The MCC leaders say they regard the PWG as a fraternal organisation and support their struggle in Andhra Pradesh. The PU, for its part, maintains operational relations with the PWG, ULFA and the National Socialist Council of Nagaland-Muivah faction, which include arms-shopping and training. MCC leaders, however, have denied arms procurement and links with North-Eastern rebel groups.
Significantly, the police believe that a fairly large portion of the funds collected by the two Maoist outfits is diverted to other states, especially to Calcutta. Why this be so remains unexplained, but off and on there have been reports about the city being used as a quiet staging-post for arms-trafficking.
Who pays the extremists? The Bhubaneswar meet had stressed the need to scrutinise the role of NGOs and Christian Action Groups in south Bihar and their relationship with the Maoists.
The police has its own reasons to believe that NGOs and CAGs may be helping the extremists. Last year, they point out, the deputy commissioner of Palamu had halted a World Bank-aided project for the drought-prone areas of Garhwa and Palamu because he felt that funds were being diverted to the extremists by NGOs working on the project. But conclusive evidence of their links with extremists has yet come to light.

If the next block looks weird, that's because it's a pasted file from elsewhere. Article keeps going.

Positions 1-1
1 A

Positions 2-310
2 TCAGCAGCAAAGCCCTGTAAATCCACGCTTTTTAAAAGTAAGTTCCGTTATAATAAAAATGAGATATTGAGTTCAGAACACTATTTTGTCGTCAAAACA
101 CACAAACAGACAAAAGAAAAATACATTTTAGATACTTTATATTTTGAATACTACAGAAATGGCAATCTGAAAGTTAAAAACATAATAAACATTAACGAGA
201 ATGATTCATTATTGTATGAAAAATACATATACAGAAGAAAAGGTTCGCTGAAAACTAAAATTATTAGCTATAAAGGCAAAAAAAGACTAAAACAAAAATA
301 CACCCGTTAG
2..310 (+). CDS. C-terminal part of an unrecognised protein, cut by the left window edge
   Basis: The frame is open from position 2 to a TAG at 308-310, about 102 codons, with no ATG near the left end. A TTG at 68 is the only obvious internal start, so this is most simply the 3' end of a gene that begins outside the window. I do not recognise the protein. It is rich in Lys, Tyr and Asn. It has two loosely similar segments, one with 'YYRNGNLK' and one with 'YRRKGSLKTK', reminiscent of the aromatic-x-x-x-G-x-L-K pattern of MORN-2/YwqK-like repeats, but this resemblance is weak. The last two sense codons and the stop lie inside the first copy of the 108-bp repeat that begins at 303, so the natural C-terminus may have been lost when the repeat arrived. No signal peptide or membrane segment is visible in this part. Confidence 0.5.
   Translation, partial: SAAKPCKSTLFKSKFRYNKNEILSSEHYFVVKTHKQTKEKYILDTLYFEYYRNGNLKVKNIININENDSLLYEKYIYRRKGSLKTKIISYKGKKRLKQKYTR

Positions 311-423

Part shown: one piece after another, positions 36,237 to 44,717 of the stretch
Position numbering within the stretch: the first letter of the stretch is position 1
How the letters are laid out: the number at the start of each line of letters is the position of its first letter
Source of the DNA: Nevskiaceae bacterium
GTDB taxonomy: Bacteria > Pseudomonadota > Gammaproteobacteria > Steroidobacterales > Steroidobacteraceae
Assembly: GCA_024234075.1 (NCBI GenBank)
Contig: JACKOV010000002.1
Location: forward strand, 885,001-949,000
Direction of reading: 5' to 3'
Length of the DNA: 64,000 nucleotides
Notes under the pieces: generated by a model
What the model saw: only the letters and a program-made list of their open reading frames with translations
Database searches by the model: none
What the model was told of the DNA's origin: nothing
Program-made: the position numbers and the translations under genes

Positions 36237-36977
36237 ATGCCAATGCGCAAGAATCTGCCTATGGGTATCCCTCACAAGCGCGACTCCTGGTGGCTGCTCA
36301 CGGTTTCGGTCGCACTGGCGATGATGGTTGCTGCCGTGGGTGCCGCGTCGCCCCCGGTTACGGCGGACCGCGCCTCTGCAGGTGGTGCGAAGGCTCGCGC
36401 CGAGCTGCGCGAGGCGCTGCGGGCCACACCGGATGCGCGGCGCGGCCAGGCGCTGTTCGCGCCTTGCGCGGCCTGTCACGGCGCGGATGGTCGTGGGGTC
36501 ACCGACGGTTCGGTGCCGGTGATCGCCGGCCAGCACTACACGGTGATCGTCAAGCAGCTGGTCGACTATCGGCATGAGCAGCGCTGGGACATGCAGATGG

The police, however, confirm an extremist-contractor-politician nexus. They say that the relationship between the banned MCC and the ruling party in Bihar is an 'open secret.'
The Intelligence Bureau has observed that the extremist organisations exploit lower-level officials and contractors involved with development agencies like the District Rural Development Authority, forest, mining, irrigation, health, education and supply departments.
An intelligence report states that government officials in development and revenue wings allow contractors to freely misuse permits and agreements so that huge unaccounted profits are made. These surpluses are then siphoned off with the help of government agents to fill the coffers of the extremists.
"The situation has become such that government agents, extremists and the working class are happy," notes the report. In the process, the state incurs a heavy loss, while the extremists collect crores to sustain their cadres and movement, the report observes.
And all this is not mere propaganda to malign the 'revolutionaries.' MCC leaders have been quite forthright about how they go about their business. "We impose levy on contractors, particularly those who are building roads," said one of their leaders.
The MCC's rationale for specially fleecing road-builders is that their work helps the police into the interiors. Strangely, they don't stop the building of roads per se. As for the PU, it has decided that no contractor can file a tender in Palamu without its permission. The MCC finds this 'arrogance' hard to swallow.
The MCC claims that it stands for real development and is using the funds for the good of the people. "We organised shramdaan or people's voluntary participation in Morhar canal construction in Gaya," said the leader. And added: "Levy is the source of our sustenance and revolution needs money too."
That, at least, is being honest.
-- Naved Zahir/Patna and Biswajit Roy/Calcutta. Kind courtesy: Sunday magazine